Leadership Lacking Women
With a new semester, new students, and new employees approaching. Kent State is always marketing their diversity. But for a University that boasts diversity, it is falling short in one major category. TV2’s Henna Thornberry has the story.
Over half of Kent State’s student body is female. In 2014 President Beverly Warren began her first year as president, and female presidents at Kent State is no new thing. However, aside from the female president, the ratio of female leaders at the university to student body is not proportionate.
There are twelve members of the executive administration and only 4 of them are women. It trickles down to the board of trustees made of twelve members as well with only 3 being women. There are thirteen deans at main campus and only 5 of them are female. However the regional campuses see a more accurate ratio with 3 female deans and 3 male deans of the regional campuses.
Kent State Stark’s Dean is a woman, one that has worked at several different campuses and worked her way up. Her first leadership role was the Director of the School of Music at Main campus, the Interim Dean at a branch campus and finally the Interim Dean at the Stark Campus. Dean Seachrist said it was not easy getting there though. She said that it is difficult for women to end up in leadership positions.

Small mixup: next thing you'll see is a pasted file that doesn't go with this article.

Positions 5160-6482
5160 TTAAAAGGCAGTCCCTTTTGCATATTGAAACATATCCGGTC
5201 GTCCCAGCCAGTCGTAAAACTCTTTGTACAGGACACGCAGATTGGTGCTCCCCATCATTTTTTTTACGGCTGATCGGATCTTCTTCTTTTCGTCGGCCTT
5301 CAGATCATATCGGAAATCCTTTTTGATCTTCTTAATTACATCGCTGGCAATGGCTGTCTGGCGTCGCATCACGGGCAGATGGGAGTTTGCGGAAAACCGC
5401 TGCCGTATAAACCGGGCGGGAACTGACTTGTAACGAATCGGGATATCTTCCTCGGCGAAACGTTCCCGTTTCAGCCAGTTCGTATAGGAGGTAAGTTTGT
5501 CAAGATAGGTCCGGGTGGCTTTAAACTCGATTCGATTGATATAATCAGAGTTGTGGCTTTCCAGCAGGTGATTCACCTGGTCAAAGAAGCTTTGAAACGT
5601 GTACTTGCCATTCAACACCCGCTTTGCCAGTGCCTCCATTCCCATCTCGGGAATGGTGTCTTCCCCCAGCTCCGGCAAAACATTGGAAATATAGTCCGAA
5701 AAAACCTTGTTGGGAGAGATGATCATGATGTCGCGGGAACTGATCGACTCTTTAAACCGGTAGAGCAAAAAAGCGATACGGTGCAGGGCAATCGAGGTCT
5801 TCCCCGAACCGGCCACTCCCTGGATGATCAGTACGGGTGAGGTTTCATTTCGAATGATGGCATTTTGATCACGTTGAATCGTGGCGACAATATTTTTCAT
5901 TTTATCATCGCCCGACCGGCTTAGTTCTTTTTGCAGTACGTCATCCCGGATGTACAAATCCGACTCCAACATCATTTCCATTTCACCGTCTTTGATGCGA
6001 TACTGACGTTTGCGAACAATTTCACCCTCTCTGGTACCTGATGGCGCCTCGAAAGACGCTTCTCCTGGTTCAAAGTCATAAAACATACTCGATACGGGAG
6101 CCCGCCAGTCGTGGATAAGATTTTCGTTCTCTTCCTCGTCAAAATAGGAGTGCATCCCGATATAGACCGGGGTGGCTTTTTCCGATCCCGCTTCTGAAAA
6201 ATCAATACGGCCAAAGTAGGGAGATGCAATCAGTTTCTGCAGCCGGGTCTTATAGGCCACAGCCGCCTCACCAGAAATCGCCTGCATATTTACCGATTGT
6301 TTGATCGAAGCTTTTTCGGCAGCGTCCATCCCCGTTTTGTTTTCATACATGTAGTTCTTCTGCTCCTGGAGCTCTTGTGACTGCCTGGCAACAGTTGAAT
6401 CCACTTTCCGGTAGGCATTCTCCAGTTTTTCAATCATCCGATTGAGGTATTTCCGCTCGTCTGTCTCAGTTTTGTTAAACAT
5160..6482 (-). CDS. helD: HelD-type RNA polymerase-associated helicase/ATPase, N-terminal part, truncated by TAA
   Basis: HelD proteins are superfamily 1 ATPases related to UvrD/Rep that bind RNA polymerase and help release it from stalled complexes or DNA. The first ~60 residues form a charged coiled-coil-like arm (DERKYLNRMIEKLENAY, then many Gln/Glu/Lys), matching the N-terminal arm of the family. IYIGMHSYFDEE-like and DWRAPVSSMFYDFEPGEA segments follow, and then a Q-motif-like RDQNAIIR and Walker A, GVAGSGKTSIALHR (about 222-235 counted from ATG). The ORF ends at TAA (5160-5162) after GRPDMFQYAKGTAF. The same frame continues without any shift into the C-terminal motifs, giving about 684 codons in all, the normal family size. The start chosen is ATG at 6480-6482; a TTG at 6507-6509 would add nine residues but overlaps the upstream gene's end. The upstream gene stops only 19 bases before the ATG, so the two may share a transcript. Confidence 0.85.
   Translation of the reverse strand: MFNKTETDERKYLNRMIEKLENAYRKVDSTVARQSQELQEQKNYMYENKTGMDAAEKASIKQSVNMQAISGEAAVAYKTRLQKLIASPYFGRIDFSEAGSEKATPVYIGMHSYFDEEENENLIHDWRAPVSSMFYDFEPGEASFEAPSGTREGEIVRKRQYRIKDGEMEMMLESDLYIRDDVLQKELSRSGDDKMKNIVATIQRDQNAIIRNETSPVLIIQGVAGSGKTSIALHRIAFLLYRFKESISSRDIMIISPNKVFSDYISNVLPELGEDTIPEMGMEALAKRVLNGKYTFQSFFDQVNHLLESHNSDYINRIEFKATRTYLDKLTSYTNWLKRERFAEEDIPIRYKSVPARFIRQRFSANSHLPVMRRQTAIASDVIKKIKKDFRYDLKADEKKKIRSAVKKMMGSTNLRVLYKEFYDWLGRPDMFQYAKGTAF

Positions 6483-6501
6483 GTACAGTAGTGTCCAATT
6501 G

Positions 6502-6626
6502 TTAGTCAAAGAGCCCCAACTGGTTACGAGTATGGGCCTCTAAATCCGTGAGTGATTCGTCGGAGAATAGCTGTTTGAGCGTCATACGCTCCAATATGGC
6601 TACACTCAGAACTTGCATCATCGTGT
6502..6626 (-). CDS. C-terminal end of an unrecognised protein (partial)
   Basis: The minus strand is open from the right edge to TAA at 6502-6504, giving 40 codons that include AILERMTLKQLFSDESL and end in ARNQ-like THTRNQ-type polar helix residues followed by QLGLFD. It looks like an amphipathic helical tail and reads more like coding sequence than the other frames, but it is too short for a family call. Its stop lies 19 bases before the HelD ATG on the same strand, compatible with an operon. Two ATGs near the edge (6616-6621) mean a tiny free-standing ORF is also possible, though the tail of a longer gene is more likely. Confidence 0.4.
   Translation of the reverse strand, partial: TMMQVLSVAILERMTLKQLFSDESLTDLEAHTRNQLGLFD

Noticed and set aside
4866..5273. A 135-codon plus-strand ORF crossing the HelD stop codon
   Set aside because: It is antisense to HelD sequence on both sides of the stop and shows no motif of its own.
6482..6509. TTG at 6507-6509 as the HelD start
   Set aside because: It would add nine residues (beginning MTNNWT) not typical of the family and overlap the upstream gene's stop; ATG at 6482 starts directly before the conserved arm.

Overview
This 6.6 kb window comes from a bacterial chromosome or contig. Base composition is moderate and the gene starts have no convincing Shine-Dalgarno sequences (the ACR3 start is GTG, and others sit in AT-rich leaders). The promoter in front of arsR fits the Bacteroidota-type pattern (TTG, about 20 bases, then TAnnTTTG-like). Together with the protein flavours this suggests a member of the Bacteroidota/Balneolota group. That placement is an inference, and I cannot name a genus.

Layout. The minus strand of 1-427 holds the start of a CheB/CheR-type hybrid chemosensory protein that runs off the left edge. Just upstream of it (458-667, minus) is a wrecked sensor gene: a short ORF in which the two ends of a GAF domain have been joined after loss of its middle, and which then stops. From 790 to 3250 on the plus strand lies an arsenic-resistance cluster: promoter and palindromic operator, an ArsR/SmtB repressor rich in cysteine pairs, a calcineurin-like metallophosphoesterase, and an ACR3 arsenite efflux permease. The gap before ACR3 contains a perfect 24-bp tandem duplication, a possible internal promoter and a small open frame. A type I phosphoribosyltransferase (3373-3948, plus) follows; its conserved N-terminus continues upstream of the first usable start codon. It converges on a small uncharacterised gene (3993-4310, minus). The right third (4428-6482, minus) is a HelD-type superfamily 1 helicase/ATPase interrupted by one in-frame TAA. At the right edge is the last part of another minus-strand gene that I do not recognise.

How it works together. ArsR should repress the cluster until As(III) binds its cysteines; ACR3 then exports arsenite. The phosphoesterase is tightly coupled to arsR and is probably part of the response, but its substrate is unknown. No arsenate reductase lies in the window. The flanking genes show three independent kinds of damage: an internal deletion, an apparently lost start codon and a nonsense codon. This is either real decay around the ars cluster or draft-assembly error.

“There are not alot of women that have the rank of full time professor and most administrative positions are filled from a pool of full time professors,” Seachrist said.
The Vice President of Diversity Equity and Inclusion Dr. Alfreda Brown agreed with Dean Seachrist.
“There could be more women in high level positions,” Brown said.
Brown’s role is to facilitate a more equal and diverse university and that includes faculty and staff. To work towards a more diverse and equal school, her department launched a 5 year Equity Plan in 2012 under then President Lester Lefton. She also works closely with departments and schools during their recruiting processes of staff and faculty to encourage equality and diversity.
Seachrist said she believes that if more women in school are encouraged to receive higher degrees and go on to become professors; she believes there will be an increase of women in high level positions.